By contrast, “between-physician” effects were negative and larger than “within-physician” effects for Latinos irrespective of primary language, Blacks, and American Indian/Alaskan Natives, indicating that disparities are mainly attributable to patient clustering within lower performing PCP practices (Table 3). The results indicate that disparities for these groups cannot be due to negative reporting tendencies relative to Whites. The largest “between-physician” effects were for the care coordination and organizational access for Latinos, with the largest effects for Spanish-speaking Latinos. Some “within-physician” effects for these racial and ethnic groups were positive and statistically significant; indicating that patients from these groups report comparable or better experiences than Whites in the same PCP practices. For example, the care coordination disparity between Spanish-speaking Latinos and Whites was 1.82 points; “Within-physician” effects were positive (1.45 points, p<0.05) and “between-physician” effects were larger and negative (−3.27 points, p<0.001). There were no “overall” racial or ethnic disparities in health promotion support and most groups reported better experiences relative to Whites.
Item-level analyses revealed that two patients’ experience measures had the largest negative “between” physician effects for Blacks and Latinos (data not shown). One was an item from the Quality of Physician–Patient Interaction scale (see Appendix) that assessed patients’ experiences with their PCP spending “enough time” with them (range: −3.20 to−1.09, p<0.001). The other item, from the organizational access scale, assessed “how often did visits…start within 15 minutes of your appointment” (range: −6.49 to −1.07, p<0.001). Spanish-speaking Latinos had the largest “between” physician effects for the two items.
Table 4 presents the results from Model 3, which examines the contribution of PCP practice racial composition to individual physician performance differences on patient experience measures, controlling for practice-level educational attainment. Controlling for patient characteristics and practice-level patient educational attainment, higher Black patient concentration (4 of 6 measures), Latino patient concentration (5 of 6 measures), and Asian patient concentration (4 of 6 measures) were associated with lower physician performance on patients’ experiences measures.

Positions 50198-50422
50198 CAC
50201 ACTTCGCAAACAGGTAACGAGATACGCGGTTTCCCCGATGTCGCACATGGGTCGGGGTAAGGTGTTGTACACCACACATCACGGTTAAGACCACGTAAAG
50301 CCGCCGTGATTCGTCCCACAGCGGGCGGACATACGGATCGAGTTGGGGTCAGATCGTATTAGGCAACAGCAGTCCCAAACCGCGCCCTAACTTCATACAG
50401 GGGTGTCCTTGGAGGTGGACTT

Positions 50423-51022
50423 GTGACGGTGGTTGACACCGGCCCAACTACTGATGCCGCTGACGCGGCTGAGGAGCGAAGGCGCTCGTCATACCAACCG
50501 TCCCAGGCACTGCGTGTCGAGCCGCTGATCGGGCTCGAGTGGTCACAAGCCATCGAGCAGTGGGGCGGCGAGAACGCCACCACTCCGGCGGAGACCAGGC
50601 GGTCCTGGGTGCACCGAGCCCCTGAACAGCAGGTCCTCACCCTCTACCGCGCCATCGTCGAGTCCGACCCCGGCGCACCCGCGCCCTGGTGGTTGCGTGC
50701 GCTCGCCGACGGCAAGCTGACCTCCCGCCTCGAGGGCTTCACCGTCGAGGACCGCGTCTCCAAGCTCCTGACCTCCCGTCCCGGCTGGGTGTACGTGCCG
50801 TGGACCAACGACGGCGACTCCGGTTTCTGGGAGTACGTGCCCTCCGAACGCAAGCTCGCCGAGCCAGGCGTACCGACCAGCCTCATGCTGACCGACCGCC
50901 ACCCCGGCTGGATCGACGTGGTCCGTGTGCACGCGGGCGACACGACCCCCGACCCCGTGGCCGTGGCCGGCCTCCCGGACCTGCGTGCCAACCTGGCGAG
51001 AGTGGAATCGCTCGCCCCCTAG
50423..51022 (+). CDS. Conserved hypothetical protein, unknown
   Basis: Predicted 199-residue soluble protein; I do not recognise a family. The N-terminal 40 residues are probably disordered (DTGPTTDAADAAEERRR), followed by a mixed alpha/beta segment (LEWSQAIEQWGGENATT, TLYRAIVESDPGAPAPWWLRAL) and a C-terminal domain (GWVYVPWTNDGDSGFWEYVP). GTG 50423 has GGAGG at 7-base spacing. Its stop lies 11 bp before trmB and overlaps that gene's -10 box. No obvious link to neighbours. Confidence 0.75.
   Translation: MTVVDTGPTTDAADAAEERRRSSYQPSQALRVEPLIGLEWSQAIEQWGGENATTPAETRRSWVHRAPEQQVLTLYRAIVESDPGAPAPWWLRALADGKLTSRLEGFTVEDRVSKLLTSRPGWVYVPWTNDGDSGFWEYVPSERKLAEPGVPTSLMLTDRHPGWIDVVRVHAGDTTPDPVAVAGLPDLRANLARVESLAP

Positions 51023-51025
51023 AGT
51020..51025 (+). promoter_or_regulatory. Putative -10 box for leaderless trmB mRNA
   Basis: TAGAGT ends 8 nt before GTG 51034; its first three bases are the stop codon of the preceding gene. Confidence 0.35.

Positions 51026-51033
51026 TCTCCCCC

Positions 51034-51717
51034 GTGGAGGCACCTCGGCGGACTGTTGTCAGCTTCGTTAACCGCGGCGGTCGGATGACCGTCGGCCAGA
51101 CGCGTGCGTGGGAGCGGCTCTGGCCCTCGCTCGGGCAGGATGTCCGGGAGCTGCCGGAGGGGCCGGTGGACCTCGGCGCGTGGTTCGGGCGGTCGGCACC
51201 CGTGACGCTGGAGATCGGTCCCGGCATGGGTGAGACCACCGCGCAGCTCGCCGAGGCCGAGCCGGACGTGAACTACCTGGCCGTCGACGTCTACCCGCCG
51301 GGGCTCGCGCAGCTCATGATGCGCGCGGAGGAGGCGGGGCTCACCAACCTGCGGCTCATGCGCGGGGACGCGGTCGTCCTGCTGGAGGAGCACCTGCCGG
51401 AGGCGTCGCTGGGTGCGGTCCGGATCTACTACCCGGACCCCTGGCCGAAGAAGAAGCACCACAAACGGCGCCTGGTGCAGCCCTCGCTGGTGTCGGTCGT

This study assessing the relative contribution of “between-”and “within-” physician effects to racial and ethnic disparities in patients’ experiences of primary care yields several important findings relevant to reducing disparities. First, our results are the first to highlight that, in California, most racial and ethnic minority groups are clustered within PCP practices at levels greater than one might expect by chance. This suggests there is potential for reducing racial and ethnic disparities in primary care quality through targeted interventions aimed at individual physician practices with substantial concentrations of specific patient groups.
Second, “within-physician” differences accounted for the bulk of disparities in patients’ experiences of primary care for Asians and Pacific Islanders. Our findings indicate that Asians and Pacific Islanders are more likely to report worse experiences relative to Whites in the same PCP practices. For some measures, including the quality of physician–patient interactions and care coordination, “between” physician effects account for a non-trivial amount of the overall disparity, particularly for Asians who primary speak a language other than English. In general, however, our findings are consistent with a recent study that finds that “within-physician” differences account for Asian-White disparities in clinical interaction quality.31 However, it remains unclear whether disparities in patients’ experiences are mainly attributable to differential treatment by physicians or to cultural norms that influence the reporting tendencies of Asian patients. Future research should clarify the determinants of Asian–White differences.